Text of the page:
Absorbed in a dance of point and beckon we arrive at point 1302 colloquially referred to as “the notch”. While we restock with food and water I ponder the fear to anticipation ratio. Before us lies the exposed crux. A steep up and down where two ridges intersect. This is where some parties opt to retreat while others pull out a rope. We put on our harnesses; our helmets are already in place. We are wondering about Pavlo. So far he has climbed with relish displaying impressive grit, good humour and care. We don’t yet know him well enough to be confident he will be okay and he lacks sufficient experience to make a robust self-assessment. As a further precaution we drop his pack. I promise he can share my water.

DJ, the designated canary descends and beckons us to follow. For us, in these conditions the route is fine for soloing. As is often the case, viewed from above, the foreshortened appearance of the descent is at odds with reality. At the spot where the notch bottoms out we survey the 80m climb to the summit ridge. Mindful of consequences we’re considering ease of down climbing on return. Our ascent is methodical we’ve been scrambling for a couple of hours now and the activity has assumed a meditative quality that complements the sense of order inspired by the scenery. With each step I feel more confident we will get to the top.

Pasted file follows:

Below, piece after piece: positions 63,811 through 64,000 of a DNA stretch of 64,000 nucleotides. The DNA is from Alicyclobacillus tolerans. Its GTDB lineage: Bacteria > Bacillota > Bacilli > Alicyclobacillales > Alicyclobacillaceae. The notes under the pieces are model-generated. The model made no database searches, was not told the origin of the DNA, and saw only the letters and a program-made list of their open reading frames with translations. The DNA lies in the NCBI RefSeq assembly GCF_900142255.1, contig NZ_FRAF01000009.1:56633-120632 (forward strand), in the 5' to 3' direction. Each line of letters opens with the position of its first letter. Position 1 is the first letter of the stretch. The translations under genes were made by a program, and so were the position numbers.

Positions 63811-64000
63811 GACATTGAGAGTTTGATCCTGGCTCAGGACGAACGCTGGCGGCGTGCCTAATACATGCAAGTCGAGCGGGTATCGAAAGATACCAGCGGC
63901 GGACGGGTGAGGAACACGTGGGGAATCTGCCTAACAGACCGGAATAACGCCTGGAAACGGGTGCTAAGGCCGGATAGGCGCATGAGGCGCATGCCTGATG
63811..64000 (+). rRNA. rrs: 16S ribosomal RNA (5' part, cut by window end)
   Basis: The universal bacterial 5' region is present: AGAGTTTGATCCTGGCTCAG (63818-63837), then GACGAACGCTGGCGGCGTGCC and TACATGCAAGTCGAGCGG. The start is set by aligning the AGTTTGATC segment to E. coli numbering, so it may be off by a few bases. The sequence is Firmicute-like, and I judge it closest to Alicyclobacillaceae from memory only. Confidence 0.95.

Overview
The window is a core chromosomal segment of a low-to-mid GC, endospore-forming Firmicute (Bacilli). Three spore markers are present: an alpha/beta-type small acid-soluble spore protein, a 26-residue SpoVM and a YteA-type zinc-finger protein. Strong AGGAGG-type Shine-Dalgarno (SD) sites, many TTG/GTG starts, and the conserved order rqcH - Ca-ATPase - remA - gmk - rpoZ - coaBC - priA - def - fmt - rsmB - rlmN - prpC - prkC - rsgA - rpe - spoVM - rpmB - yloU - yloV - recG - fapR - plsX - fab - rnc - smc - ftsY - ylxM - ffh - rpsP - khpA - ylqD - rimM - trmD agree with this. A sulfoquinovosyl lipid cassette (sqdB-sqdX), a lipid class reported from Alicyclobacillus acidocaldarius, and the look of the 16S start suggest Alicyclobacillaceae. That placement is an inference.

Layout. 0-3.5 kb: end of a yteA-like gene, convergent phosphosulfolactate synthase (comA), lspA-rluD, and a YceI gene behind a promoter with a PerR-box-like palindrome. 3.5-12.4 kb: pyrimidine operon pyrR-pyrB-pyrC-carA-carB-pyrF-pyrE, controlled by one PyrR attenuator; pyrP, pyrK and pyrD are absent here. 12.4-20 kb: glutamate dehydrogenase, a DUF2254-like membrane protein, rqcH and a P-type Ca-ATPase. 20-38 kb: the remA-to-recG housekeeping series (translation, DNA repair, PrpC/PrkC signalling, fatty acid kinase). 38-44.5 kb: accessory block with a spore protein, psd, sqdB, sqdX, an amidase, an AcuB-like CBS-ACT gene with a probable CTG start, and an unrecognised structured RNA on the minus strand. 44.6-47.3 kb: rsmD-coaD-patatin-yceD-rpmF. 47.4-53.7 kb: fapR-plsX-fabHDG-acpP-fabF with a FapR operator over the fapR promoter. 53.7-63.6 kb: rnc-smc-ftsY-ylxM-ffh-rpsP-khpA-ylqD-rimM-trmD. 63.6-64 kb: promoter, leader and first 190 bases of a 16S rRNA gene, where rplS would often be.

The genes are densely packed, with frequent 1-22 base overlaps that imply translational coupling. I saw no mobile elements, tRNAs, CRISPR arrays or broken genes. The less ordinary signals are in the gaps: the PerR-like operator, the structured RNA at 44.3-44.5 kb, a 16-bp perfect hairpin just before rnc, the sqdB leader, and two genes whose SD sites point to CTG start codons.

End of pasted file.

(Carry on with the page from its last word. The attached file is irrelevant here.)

Anticipation builds with each false summit. We pass key-hole features; spots where glaciation and subsequent erosion have left rock piles with holes in the middle like abandoned renovation projects. The holes are small windows to the valley floor hundreds of meters below. A few minutes later I realise the reason I can no longer see the ridge above me is because we’ve reached the top.

A contagious smile transforms Pavlo’s normally stern face. “Ukrainian first ascent!” Climbing Mitre Peak, a kiwi icon represents a collective dream no postcard or scenic flight could satisfy. We all laugh, happy that our shared adventure has gifted us so many memories and strengthened our bond. Like tree rings marking fresh growth each visit with these landscapes builds on the experience of the previous visit adding a richness and depth. Each climb is rendered ever more precious by the awareness that this could be our last.  As Amie Dillard put it “We are here on the planet only once, and might as well get a feel for the place”.